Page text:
7.2.2 Operation time

The operation time is the time for operating the process. The operation time of the proposed system is listed in Table 2 and Table 3. In the rotation step, the traditional method uses manual drag to rotate the beam, which is time-consuming and requires more human workers. In the alignment step, the traditional method relies on human workers to align. In the bolting step, the traditional method needs much more time than the proposed system since in this system we utilize the plug and play method instead of the tightening of bolts method. In the unloading step, the pin mechanism can accelerate the unloading process.

7.3 Limitation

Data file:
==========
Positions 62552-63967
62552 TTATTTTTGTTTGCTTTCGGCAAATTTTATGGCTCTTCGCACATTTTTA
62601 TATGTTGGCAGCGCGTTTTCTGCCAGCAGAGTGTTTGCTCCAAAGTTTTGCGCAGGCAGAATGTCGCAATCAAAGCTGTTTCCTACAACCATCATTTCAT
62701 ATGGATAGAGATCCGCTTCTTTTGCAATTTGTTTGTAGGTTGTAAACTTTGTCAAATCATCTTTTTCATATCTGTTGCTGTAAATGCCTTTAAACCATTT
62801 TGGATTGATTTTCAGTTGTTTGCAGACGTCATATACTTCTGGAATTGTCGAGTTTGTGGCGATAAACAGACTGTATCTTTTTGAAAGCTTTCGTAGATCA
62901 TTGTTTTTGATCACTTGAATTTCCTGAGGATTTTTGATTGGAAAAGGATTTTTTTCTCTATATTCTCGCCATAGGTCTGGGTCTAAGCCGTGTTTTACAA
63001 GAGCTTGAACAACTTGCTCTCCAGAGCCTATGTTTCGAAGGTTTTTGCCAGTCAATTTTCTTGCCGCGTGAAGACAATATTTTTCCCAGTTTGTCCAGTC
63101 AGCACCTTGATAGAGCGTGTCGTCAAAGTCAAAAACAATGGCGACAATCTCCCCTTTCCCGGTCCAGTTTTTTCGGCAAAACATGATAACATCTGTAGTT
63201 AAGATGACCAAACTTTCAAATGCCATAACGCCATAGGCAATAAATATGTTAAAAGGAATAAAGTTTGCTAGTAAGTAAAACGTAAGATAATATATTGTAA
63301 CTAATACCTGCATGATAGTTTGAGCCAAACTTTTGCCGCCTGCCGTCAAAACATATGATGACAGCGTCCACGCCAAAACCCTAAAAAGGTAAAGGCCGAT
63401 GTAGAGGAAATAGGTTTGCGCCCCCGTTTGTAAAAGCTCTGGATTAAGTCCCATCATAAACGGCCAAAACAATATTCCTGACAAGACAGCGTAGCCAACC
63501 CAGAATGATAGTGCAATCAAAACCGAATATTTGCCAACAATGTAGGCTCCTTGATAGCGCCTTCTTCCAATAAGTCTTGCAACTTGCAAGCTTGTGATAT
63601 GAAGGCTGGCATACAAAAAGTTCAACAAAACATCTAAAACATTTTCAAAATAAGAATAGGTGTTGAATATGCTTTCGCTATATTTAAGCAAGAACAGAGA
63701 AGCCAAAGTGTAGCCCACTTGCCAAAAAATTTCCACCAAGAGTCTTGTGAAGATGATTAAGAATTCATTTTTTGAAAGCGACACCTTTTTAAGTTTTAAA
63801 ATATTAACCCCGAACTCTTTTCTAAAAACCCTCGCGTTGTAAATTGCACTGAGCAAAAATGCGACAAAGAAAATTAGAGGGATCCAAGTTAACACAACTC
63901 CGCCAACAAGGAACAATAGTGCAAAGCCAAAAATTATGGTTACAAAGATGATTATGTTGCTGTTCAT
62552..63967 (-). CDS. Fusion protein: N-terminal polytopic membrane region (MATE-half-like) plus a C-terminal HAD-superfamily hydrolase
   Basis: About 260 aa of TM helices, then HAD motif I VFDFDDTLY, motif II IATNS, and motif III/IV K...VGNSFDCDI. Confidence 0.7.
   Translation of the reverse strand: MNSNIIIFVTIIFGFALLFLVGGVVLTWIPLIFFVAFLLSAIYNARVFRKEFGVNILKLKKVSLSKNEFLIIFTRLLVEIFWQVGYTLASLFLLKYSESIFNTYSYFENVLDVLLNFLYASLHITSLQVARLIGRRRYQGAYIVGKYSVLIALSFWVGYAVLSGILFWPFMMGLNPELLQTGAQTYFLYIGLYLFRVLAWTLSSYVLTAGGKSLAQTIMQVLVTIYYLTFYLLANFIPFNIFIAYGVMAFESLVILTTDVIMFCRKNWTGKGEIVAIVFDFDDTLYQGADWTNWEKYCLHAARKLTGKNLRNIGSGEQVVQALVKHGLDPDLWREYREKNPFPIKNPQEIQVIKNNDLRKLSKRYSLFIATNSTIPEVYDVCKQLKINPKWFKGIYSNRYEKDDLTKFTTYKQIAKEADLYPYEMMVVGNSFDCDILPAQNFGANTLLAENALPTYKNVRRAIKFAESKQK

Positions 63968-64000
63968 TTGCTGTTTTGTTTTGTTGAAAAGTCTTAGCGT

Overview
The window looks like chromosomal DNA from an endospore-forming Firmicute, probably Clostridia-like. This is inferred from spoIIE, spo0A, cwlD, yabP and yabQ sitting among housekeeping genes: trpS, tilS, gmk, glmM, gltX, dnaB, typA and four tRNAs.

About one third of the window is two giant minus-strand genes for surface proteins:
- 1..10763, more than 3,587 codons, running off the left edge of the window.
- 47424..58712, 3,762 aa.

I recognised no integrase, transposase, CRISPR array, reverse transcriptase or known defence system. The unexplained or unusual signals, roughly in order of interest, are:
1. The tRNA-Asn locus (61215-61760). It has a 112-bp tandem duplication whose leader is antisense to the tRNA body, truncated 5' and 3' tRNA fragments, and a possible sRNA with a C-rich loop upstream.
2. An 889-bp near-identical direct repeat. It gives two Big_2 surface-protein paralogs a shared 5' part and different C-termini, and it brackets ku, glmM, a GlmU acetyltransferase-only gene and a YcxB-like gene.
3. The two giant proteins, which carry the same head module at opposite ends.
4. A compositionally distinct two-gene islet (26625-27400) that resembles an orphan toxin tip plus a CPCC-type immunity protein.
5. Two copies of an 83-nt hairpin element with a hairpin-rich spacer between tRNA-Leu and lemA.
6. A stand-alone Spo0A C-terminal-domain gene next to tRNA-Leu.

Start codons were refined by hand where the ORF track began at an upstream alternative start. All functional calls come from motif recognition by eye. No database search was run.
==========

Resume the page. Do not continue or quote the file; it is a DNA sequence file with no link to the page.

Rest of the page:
The limitations of the RAS are listed in this section. First, we have assumed that the rigging beam can remain fully horizontal at all times; however, the beam might be not horizontal during the process and this would cause the RAS fail. We will design a horizontal mechanism to address this issue in future work. Second, the RAS only operates the process until the temporary connection is completed. The full connection of the beam still requires human workers to finish. Third, when the rotation method is operated manually, the overshoot issue will happen and cause structural damage; thus, a suitable rotation controlling method needs to be implemented in the future. In addition, utilizing a dual flywheel system instead of the single flywheel system could also maintain the rigging beam and reduce the swaying effect. Fourth, the marker detection for the vertical alignment can be influenced by outdoor light conditions causing the alignment to be unstable. In our method, we used color detection for tracking the marker, instead a suitable marker tracking algorithm could be applied in the RAS, such as AprilTag (Olson 2011) or KEG tracker (Feng and Kamat 2013). These trackers can work well under outdoor light conditions. Fifth, the vertical alignment is operated by the crane operator, who relies on signal feedback from the rotation box. The delay of the signal might cause the vertical alignment to be insufficient or overshoot. Therefore, the motion controller combined with the marker tracking algorithm for vertical alignment needs to be further developed to address this issue. Sixth, the scaled experiment result is based on the indoor environment. We neglected some outdoor environmental factors such as wind and weather issues.